I don’t usually like to comment on the scandal du jour, so I’ll keep this brief.
Yesterday, a woman Shirley Sherrod resigned under pressure from her position at the USDA after Andrew Brietbart’s website, BigGovernment.com, posted a video in which she made remarks to a NAACP convention that Brietbart characterized as reflecting racism. Today, however, it became clear — first based on remarks made by Sherrod as well as the white farming family that she allegedly discriminated against — that the video clip had been taken entirely out of context. In fact, the full context of her remarks reflected a repudiation of racism: Sherrod had grown up in the South before the Civil Rights Era, her father had been murdered by a white man, and it was only in helping the white farming family in 1986 that — with God’s assistance, she says — she came to realize the real struggle was one of poverty rather than racism. Conservative commentators from Glenn Beck to Erick Erickson have criticized Brietbart’s presentation of the video, the decision to fire Sherrod, or both.
The White House claims that it had not placed pressure on the USDA to encourage Sherrod’s resignation. You can choose to believe that or not, just as you can choose to whether or not to believe Brietbart was not in possession of the whole video, as he now claims.
What there’s no ambiguity about, however, is that the White House is standing by its decision, which it now credits to Agricultural Secretary Tom Vilsack. My guess is that common sense will prevail and that Sherrod will be invited to re-take her position, probably within 24 hours. But what if the White House doesn’t back down? And if it does, why did it take the White House so long to come to a seemingly obvious course of action that Charles Krauthammer and Glenn Greenwald agree upon?
I don’t think the answers to that question are pretty. It was one thing for the White House to encourage Sherrod’s resignation based on such flimsy evidence, thereby enabling Brietbart and other media-savvy activists who are engaged in trench warfare against it. That’s bad enough. But it’s another thing to refuse to re-hire her. One overarching critique of some of the less successful Presidencies of the recent past is that they suffer from a bunker mentality: they were either too stubborn, or too detached from reality, to acknowledge mistakes and correct errant courses of action. Although the mistakes over Sherrod may not be of the same magnitude as, for instance, the mistakes made in the Vietnam Era, it nevertheless seems that the only reason not to re-hire is that it would involve admitting you’d screwed up in the first place.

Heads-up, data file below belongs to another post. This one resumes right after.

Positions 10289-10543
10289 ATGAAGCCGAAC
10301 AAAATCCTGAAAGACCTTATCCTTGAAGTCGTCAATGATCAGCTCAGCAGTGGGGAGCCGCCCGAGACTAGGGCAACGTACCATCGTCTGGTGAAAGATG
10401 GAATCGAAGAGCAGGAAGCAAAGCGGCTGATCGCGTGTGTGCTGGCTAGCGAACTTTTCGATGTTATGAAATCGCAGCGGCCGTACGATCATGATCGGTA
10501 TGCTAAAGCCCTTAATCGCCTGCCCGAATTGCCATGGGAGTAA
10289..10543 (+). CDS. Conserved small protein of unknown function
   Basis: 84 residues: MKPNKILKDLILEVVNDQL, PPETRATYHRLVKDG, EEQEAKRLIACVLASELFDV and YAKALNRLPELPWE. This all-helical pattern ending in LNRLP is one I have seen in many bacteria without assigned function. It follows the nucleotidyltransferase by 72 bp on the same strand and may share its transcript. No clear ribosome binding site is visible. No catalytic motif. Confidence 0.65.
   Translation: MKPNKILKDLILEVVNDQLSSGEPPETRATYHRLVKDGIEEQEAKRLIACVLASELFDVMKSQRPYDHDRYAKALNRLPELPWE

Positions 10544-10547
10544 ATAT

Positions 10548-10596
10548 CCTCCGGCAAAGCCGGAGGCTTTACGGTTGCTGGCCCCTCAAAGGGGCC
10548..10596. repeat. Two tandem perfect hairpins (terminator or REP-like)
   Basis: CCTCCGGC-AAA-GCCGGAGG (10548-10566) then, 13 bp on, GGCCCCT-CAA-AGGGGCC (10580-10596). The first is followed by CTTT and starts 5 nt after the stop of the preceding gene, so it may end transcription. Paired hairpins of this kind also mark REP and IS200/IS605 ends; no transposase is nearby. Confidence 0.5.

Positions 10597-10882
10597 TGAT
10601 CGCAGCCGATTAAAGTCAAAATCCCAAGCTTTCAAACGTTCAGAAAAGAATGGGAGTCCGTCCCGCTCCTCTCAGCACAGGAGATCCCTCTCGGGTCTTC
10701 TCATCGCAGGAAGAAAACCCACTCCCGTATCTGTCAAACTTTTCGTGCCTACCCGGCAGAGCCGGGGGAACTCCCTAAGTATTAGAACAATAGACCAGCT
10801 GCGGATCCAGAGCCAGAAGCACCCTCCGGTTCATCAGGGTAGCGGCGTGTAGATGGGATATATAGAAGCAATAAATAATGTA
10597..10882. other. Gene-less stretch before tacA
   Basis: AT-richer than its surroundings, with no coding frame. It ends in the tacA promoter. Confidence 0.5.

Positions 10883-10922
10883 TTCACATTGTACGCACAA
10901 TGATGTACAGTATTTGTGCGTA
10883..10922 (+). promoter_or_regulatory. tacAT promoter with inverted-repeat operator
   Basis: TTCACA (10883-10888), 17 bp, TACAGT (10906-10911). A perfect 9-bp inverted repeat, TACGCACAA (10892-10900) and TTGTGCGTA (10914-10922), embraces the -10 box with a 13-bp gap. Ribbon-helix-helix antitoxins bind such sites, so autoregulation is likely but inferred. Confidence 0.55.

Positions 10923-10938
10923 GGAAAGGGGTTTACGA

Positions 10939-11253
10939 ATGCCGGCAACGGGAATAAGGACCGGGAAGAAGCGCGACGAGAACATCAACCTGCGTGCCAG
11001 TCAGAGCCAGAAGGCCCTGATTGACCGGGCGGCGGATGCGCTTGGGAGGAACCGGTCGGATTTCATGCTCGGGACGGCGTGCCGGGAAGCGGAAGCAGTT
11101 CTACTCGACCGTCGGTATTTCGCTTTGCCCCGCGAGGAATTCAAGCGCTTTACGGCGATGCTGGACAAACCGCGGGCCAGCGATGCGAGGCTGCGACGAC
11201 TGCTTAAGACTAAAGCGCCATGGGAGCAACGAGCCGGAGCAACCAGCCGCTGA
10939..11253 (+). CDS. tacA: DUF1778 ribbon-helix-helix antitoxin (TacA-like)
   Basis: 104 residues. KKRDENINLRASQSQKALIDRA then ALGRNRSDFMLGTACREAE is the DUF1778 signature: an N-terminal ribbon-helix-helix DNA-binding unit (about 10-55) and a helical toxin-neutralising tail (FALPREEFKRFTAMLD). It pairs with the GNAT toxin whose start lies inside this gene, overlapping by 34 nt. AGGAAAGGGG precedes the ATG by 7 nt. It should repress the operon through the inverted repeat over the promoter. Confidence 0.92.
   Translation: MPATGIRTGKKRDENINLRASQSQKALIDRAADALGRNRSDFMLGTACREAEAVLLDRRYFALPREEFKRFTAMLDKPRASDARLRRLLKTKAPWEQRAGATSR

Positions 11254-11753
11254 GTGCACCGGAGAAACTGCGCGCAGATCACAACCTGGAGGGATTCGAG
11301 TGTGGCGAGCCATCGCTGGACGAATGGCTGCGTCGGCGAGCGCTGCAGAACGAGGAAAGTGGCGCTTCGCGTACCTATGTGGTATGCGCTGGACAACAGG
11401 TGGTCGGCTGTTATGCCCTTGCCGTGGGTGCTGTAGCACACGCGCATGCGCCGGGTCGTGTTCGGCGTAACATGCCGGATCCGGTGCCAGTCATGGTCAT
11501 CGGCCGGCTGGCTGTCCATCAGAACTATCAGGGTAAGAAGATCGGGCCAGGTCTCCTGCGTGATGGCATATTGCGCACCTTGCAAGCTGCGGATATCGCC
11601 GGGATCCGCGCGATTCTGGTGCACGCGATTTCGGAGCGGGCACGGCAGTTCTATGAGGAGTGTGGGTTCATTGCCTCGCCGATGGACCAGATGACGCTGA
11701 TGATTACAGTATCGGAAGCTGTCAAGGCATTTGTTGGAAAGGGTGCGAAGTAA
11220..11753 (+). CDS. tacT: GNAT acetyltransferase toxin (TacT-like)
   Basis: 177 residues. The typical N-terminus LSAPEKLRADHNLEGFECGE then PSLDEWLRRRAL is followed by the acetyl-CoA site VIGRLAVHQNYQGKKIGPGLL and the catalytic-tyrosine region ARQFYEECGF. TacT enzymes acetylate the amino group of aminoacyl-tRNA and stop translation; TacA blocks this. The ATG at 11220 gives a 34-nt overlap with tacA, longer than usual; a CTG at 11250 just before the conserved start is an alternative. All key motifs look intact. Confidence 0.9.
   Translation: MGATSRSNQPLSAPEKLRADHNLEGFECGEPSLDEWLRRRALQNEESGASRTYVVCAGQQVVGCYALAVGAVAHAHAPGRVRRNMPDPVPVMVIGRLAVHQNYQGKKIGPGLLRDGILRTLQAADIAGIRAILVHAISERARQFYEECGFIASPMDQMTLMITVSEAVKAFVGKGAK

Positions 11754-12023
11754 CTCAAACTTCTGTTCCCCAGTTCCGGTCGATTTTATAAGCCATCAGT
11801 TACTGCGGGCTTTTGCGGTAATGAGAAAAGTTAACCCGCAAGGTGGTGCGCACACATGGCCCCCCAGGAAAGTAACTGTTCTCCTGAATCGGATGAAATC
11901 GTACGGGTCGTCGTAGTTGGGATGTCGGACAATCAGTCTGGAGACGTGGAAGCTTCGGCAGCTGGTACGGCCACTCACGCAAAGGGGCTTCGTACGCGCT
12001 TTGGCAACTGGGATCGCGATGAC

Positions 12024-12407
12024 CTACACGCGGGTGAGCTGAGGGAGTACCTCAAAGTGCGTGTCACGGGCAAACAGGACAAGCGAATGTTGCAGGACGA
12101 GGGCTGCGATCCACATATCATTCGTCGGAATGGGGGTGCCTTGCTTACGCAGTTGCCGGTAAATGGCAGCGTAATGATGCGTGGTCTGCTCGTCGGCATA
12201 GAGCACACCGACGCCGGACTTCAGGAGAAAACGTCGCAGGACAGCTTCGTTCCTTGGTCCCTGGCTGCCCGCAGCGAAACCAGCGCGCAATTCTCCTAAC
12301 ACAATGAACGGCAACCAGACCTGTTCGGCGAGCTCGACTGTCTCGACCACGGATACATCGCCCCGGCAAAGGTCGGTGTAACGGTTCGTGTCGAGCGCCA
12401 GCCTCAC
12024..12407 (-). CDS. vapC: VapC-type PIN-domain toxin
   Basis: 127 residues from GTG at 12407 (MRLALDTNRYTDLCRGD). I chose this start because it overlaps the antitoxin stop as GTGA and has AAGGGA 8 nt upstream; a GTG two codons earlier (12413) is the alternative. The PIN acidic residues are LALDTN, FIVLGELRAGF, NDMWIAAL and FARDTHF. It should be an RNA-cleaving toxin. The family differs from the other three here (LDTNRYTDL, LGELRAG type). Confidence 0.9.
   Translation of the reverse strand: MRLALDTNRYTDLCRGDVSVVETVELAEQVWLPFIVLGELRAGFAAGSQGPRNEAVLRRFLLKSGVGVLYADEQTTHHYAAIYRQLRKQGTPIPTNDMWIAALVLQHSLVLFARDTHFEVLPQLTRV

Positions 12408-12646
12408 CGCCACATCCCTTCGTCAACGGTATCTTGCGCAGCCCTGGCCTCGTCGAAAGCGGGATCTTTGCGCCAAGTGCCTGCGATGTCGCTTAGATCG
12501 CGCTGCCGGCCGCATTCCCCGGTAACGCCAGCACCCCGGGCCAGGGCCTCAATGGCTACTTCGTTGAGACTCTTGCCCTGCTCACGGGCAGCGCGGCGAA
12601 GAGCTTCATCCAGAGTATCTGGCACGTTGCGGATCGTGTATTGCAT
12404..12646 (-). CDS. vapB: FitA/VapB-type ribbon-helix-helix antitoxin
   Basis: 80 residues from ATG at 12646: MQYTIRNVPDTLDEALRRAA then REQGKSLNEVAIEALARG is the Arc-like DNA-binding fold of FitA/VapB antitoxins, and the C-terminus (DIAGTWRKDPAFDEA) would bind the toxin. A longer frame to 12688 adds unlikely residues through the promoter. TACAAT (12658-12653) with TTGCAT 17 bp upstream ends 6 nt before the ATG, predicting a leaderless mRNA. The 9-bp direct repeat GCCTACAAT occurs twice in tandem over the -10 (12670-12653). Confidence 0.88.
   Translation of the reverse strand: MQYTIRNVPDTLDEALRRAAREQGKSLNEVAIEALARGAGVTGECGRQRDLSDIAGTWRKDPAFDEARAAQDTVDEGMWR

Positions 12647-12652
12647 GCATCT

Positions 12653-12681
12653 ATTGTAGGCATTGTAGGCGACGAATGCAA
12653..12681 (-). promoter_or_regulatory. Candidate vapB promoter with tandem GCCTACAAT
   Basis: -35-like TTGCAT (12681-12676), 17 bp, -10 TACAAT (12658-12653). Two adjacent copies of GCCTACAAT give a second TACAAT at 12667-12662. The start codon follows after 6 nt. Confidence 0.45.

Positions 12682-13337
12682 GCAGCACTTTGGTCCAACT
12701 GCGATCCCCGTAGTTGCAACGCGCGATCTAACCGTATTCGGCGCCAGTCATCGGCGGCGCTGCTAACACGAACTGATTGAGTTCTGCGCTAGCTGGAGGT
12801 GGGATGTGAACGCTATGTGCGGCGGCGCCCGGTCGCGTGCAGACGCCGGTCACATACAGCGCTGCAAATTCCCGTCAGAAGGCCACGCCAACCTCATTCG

There are going to be some tough times ahead for the White House — beginning, in particular, with the midterm elections, which even under best-case assumptions will significantly weaken their majorities. No one decision from among the dozens that a White House has to make each day can be completely representative of the way that it is thinking about politics and governance (although really, there are two decisions here: first, to fire Sherrod, and second, not to re-hire her). But I wonder about the state of mind of a White House that has chosen this course of action and how that bodes for navigating the tough waters that they and the country are facing.
p.s. The way in which the clipped video came to be produced, disseminated and hyped is exceptionally troubling on its own merits — the White House’s actions should not be a distraction from this. But this is a blog about politics, not about media, so I’ll leave that to people on other beats.